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 Post subject: Eastern Church and the Western Church
PostPosted: Tue Jul 28, 2009 9:22 am 
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What are the main differences between the two groups? Why can't they unite with each other and has anything been done or is being done to foster unity between the two groups?


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 Post subject: Re: Eastern Church and the Western Church
PostPosted: Tue Jul 28, 2009 9:39 am 
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You mean with the Eastern Orthodox and the Catholic Church? Just wanted to clarify, that could also mean Eastern and Roman Rites.

I think there are only a couple of doctrinal differences, mainly the filioque and some things now about papal primacy. I'm sure others here will know more.

As far as reconciliation goes, there have always been talks, but no real progress seems likely, AFAIK.

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 Post subject: Re: Eastern Church and the Western Church
PostPosted: Tue Jul 28, 2009 9:46 am 
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catholicinquirer2008 wrote:
What are the main differences between the two groups? Why can't they unite with each other and has anything been done or is being done to foster unity between the two groups?


Eastern Catholics embody tha unity already. But I think you mean Eastern Orthodoxy and Roman Catholicism. It is interesting to note that the historic name for Orthodoxy is "Orthodox Catholic".

1. The main difference concerns the role of the Papacy. I believe the solution can be found by taking the leadership of Pope John Paul II. He stood head and shoulders above all the polemicists on either side of the issue.

2. I don't believe the differences in language are as significant as they once were. It may have been a contributing cause initially but I don't think it has much to do with the continued separation. What does is ego. Without a recognition by the Eastern Patriarchs that unity with all of the patriarchs is a serious issue and until the Western bishops realize that "ultramontanism" was important for the West but not important for the East no unity can happen. When the Western Bishops belittled the Eastern Catholic bishops and clergy as they have in the past the Orthodox have no reason to take unity talks seriously. As the Western Bishops take us as serious Catholics and brothers the Orthodox will hopefully listen.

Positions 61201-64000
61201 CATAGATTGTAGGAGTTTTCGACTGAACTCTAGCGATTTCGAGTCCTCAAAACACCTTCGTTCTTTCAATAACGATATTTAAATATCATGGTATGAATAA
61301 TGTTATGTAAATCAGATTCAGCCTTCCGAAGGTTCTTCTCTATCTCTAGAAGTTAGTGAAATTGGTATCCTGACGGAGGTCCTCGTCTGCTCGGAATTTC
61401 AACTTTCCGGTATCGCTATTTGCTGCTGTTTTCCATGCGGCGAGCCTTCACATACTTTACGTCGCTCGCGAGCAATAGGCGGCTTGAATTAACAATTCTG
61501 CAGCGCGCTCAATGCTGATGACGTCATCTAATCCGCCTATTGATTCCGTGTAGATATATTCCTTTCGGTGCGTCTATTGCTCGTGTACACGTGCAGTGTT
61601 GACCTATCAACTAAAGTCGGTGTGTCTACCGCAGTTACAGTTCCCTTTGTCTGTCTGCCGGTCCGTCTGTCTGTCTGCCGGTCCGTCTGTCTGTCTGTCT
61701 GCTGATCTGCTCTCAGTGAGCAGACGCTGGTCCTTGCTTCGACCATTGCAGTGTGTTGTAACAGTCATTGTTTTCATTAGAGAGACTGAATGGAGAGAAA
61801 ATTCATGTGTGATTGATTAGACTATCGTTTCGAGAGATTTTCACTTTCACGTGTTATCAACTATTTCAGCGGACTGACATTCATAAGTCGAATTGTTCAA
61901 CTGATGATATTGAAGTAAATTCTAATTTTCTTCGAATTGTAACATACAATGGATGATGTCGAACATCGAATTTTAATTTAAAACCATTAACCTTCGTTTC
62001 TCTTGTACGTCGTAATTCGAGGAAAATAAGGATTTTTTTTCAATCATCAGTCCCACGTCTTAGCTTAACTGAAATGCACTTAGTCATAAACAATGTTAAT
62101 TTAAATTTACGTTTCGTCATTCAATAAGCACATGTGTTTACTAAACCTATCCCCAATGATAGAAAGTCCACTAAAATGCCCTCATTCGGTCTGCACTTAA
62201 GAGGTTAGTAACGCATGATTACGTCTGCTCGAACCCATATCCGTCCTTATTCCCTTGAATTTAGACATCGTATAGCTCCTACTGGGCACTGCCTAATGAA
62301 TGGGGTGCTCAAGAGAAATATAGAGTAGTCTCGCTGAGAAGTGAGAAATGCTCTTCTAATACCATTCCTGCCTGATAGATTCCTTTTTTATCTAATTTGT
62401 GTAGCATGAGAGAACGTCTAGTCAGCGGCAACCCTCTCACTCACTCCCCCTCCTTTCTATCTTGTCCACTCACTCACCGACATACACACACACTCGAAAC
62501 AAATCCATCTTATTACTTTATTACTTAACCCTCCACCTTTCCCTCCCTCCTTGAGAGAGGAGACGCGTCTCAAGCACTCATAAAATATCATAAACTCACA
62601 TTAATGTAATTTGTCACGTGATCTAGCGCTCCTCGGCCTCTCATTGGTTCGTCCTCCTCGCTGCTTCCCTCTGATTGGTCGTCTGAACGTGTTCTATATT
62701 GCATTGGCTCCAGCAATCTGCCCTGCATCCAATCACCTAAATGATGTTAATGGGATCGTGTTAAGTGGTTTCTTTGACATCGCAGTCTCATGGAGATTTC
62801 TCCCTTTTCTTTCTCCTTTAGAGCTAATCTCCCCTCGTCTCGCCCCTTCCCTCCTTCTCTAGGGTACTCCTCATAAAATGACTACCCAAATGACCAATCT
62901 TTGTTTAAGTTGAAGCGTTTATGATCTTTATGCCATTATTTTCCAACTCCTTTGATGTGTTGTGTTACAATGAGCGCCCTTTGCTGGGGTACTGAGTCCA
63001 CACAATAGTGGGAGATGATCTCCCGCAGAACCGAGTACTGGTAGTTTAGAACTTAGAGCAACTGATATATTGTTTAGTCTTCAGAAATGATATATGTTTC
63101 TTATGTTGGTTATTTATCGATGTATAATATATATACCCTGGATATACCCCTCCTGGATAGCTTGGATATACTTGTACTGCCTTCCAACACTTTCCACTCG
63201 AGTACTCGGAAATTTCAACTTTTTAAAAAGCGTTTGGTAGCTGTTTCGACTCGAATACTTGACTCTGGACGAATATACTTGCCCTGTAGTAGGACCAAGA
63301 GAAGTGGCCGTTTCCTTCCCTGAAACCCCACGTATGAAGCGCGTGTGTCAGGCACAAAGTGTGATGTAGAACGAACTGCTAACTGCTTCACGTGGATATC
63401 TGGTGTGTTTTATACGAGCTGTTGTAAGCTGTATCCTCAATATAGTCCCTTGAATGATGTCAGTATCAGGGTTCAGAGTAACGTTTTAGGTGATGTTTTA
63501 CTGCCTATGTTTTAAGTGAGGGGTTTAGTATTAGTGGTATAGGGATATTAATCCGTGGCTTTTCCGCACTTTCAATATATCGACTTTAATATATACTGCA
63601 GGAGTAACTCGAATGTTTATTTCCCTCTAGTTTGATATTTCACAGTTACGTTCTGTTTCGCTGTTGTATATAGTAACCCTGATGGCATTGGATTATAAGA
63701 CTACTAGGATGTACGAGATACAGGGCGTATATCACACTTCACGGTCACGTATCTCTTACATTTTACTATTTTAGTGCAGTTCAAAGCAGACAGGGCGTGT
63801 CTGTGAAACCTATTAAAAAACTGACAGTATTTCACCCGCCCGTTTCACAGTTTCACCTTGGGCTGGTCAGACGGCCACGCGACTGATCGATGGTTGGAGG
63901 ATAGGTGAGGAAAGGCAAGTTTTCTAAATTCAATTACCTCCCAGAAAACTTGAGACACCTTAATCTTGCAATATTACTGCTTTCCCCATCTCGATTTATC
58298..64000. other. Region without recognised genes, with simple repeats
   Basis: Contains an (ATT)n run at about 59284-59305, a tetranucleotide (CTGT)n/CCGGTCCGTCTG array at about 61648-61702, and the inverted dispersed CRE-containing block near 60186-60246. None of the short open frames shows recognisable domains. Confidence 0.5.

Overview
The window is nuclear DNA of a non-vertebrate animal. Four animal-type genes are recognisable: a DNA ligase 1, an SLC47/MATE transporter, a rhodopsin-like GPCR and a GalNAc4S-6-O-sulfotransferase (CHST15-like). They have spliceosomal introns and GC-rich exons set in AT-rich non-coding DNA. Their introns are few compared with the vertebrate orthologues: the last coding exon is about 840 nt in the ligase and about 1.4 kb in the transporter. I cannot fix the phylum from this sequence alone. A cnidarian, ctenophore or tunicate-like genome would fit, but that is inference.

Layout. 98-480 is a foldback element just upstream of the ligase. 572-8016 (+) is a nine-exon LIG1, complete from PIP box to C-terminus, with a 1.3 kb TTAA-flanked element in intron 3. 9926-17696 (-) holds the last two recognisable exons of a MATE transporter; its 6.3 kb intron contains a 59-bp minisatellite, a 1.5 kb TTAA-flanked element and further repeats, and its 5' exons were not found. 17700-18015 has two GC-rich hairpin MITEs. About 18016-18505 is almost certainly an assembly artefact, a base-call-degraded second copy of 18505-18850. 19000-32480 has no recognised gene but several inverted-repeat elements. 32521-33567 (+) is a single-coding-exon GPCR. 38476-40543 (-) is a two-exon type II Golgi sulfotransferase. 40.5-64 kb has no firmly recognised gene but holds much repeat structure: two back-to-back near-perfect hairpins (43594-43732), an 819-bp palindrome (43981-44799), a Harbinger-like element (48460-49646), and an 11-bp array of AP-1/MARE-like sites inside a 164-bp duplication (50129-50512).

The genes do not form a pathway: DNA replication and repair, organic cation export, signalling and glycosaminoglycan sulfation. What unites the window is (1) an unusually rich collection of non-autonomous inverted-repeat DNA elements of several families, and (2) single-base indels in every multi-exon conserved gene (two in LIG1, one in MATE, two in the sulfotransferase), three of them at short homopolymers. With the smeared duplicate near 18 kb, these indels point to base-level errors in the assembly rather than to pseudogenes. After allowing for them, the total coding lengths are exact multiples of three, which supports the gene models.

3. Certain theological differences exist but are not insurmountable. E.g., as long as the West does not insist upon the use of the Filiioque there is a chance. The word Purgatory is not accepted in Orthodoxy. It has to do with perspectives on original sin which should be respected. I think the West can learn from the East on this one. Besides, the Orthodox do in fact pray for the dead just as the West does.

Much more could be said but pray for unity. That's what Jesus did.

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 Post subject: Re: Eastern Church and the Western Church
PostPosted: Tue Jul 28, 2009 9:49 am 
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Eastern Orthodoxy prays for the dead but they don't believe in Purgatory?


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 Post subject: Re: Eastern Church and the Western Church
PostPosted: Tue Jul 28, 2009 9:53 am 
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catholicinquirer2008 wrote:
Eastern Orthodoxy prays for the dead but they don't believe in Purgatory?


Here is where things get murky, they will say that they don't believe in the western notion of 'Purgatory', however if they didn't believe in some kind of 'cleansing' after death, then their practice of praying for the dead makes little sense, does it?

The way I have had it explained to me is that the main things that they don't like about the western doctrine of Purgatory are that they don't like the idea of westerners feeling the need to precisely and rigorously explain everything. 'Come on', they will argue 'you don't need to precisely explain everything down to the tiniest detail for goodness sake.'

The other thing they don't like about the western concept of Purgatory is precisely that it is WESTERN, it was developed in the west, by western theologians, with little input from the east.

Similar things could be said about their attitude towards the doctrine of Transubstantiation.

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 Post subject: Re: Eastern Church and the Western Church
PostPosted: Tue Jul 28, 2009 10:00 am 
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Has Pope Benedict XVI, or any recent Pope, tried to make strides towards unity? Will we always have the division?